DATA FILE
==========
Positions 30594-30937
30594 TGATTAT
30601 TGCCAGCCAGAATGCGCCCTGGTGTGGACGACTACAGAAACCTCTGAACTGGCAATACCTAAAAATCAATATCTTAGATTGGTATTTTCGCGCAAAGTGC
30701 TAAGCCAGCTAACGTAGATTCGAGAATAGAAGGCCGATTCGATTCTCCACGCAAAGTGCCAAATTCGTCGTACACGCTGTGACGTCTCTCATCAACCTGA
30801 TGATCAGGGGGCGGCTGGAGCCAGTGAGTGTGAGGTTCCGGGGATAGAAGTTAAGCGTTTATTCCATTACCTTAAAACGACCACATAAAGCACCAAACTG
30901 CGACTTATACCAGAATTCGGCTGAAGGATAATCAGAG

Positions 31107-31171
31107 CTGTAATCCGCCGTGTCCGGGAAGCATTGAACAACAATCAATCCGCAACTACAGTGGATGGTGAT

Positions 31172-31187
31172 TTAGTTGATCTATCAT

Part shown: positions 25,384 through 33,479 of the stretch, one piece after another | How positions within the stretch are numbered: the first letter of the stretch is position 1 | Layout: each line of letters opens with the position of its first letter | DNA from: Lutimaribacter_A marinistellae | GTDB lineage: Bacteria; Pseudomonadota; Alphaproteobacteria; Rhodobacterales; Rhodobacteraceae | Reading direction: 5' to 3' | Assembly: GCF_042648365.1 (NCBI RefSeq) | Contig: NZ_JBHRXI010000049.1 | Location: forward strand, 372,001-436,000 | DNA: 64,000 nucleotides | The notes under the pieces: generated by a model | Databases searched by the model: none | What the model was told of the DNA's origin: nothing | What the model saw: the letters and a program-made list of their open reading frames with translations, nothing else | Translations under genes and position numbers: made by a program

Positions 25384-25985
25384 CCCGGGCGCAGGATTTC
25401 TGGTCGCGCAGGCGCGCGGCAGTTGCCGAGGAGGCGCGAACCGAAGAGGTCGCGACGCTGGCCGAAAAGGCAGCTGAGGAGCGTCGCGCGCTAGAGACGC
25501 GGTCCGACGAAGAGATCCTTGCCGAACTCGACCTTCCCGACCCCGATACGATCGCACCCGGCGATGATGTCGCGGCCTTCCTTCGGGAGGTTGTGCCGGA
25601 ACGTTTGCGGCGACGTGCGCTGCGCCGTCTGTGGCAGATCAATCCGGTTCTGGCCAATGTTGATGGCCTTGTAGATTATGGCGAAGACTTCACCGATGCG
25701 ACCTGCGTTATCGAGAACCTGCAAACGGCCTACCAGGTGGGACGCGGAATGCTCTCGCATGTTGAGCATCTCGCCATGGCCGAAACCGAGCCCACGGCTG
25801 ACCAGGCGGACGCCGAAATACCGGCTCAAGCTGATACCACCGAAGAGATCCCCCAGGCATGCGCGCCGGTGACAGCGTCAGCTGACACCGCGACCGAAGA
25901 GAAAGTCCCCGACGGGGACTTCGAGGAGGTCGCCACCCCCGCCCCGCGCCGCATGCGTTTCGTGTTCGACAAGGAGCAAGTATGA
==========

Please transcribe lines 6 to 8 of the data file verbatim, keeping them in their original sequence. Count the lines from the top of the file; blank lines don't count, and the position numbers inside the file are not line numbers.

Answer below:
30901 CGACTTATACCAGAATTCGGCTGAAGGATAATCAGAG

Positions 31107-31171
31107 CTGTAATCCGCCGTGTCCGGGAAGCATTGAACAACAATCAATCCGCAACTACAGTGGATGGTGAT